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Host Garrison Keillor answers your questions about life, love, writing, authors, and of course, A Prairie Home Companion.

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October 26, 2006 | 2 Comments

Dear Mr. Keillor,
When I was younger, my father and I would work on his car and you would always be playing on the radio. My father bought the Lake Wobegon tapes and I would sneak them out of his study and listen to them late at night. Now I am serving overseas in the Army. I don't get to hear your show that much but recently I received A Prairie Home Companion on DVD and it has helped lift my spirits and the spirits over here in Iraq, as I have watched the movie with many other soldiers. I just wanted you to know that.

Thank you for doing what you do and I look forward to raising my son listening to your show and working on cars in the future.

Jeremy C.

Glad you liked the DVD and had I known you'd be watching it in Iraq, I might've put more women in it, maybe a dance line during some of the songs. I'm in Flint, Michigan, as I write this, and in the airport terminal is a car you might consider buying when you get back. A 1949 Buick Dynaflow, a handsome car with the little vent holes on the side of the hood. That's a car a person could enjoy working on, from back when people did that. Before cars got all computerized and complicated. My dad loved to work on cars but he didn't see a need to teach me so I am utterly ignorant. About cars and about much else, but it's too late to catch up. There comes a point when one must live with one's ignorance.


When I was 15, back in the dark ages of 1975, I bought a 1970 green Chevy Malibu for $300. A big car for a small teenage girl. When I lifted the hood I saw a large imposing engine, a radiator, & a battery. Knowing it was a good way to meet boys I sought to learn how to do my own repairs: fiddling with the carburator, changing fan belts & oil & spark plugs. The trunk was so big & deep that I could fit a dozen spare tires & a few bodies- if the situation should ever arise (like, for example, getting friends into the drive-in for free).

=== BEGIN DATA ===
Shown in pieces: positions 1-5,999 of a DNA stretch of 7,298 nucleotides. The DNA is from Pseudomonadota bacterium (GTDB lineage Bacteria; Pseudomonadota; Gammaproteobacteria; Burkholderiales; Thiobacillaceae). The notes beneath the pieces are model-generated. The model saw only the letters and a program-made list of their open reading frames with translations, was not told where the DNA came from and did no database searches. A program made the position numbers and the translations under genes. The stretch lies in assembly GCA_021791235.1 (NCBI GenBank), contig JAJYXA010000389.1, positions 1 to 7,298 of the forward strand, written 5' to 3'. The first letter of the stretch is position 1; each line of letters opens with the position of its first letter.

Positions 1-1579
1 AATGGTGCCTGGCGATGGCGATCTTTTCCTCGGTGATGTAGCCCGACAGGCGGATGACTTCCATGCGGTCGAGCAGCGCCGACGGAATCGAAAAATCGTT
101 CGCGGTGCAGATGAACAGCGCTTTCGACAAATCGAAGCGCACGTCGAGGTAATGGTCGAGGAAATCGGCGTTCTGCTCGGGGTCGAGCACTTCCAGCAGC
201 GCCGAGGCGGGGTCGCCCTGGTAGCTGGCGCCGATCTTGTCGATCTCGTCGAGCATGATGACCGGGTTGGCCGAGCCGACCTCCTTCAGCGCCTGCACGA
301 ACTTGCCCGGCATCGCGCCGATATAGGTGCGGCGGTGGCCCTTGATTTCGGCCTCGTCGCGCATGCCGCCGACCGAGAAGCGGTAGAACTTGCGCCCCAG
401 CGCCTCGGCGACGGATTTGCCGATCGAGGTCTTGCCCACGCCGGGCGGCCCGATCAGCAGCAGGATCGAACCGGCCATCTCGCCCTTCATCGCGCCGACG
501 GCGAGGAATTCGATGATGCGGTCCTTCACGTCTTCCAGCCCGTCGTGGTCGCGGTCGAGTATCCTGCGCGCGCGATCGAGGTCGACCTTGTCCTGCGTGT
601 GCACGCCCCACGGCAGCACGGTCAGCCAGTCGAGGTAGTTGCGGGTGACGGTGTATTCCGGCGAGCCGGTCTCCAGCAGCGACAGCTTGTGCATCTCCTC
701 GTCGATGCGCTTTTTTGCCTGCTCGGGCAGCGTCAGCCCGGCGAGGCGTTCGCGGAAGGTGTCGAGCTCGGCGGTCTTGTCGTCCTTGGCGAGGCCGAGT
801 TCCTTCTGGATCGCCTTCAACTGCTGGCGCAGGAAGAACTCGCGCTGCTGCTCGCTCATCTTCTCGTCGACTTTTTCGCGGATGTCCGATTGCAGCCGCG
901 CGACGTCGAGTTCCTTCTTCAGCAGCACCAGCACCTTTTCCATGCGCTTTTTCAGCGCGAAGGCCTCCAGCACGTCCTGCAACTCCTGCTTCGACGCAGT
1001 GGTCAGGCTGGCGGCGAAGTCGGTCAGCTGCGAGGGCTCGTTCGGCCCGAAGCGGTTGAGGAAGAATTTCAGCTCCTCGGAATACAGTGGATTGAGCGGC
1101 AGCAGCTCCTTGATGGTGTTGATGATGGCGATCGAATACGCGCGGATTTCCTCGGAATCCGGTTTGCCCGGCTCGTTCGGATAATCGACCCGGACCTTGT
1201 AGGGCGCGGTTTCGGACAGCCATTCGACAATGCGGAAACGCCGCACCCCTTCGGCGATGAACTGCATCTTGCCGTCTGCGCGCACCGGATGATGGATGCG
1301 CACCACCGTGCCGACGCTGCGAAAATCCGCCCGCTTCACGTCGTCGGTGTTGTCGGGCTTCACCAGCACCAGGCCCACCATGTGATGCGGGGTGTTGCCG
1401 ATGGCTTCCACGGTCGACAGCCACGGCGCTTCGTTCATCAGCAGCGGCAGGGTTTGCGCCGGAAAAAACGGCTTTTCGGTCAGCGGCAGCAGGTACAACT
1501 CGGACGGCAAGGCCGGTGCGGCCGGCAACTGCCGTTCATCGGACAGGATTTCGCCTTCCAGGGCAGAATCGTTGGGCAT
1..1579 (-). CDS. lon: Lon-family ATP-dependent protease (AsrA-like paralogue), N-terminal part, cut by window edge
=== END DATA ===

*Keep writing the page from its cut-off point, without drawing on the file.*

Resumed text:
Today I am a mom with a Honda Civic. I lift the hood and it appears that R2D2 had a few too many cans of oil the night before: thrown up wires & computer parts are barfed all over the engine block. I have no idea where the wiper fluid goes let alone if this car even HAS a carburator! I think there may be a battery in there somewhere, but it beats me where they hid it. On a slippery day I can squeeze a small suitcase & duffle bag in the trunk, but I have to remove the spare tire first. I tried to change my tire one time, but somehow managed to crack the plastic hub cap. I've been too depressed about the whole situation to ever bother replacing it. Plastic hub caps indeed!

Now that tire looks like a black eye on my car. Although it is not as painful as the one my ego has suffered becuase of all this new fangled car technology. So, just to show 'em all over at the car factory that I refuse to be entirely enslaved to their evil technology I don't even use my air conditioning! Ha, that'll show 'em! I didn't have air conditioning back in 1975 & I got along just fine.

Dear Mr. Keillor,

I am a recent discoveror of your show, with about 6 months of listening under my belt. So far so good, at least no permanent damage as of yet. Mentioning the Buick DynaFlow- While I am not familiar with the actual car, the term 'DynaFlow' also refers to the transmission in the old Buicks. I had a '58 Buick Super with that tranny, and it was a truly terrible mechanical lump, as I found out later in life in my trade as a transmission mechanic. It didn't even SHIFT!! Anyway, love the show, keep up the good work son!

John Needham, Kenosha, Wisconsin (GO BEARS!)

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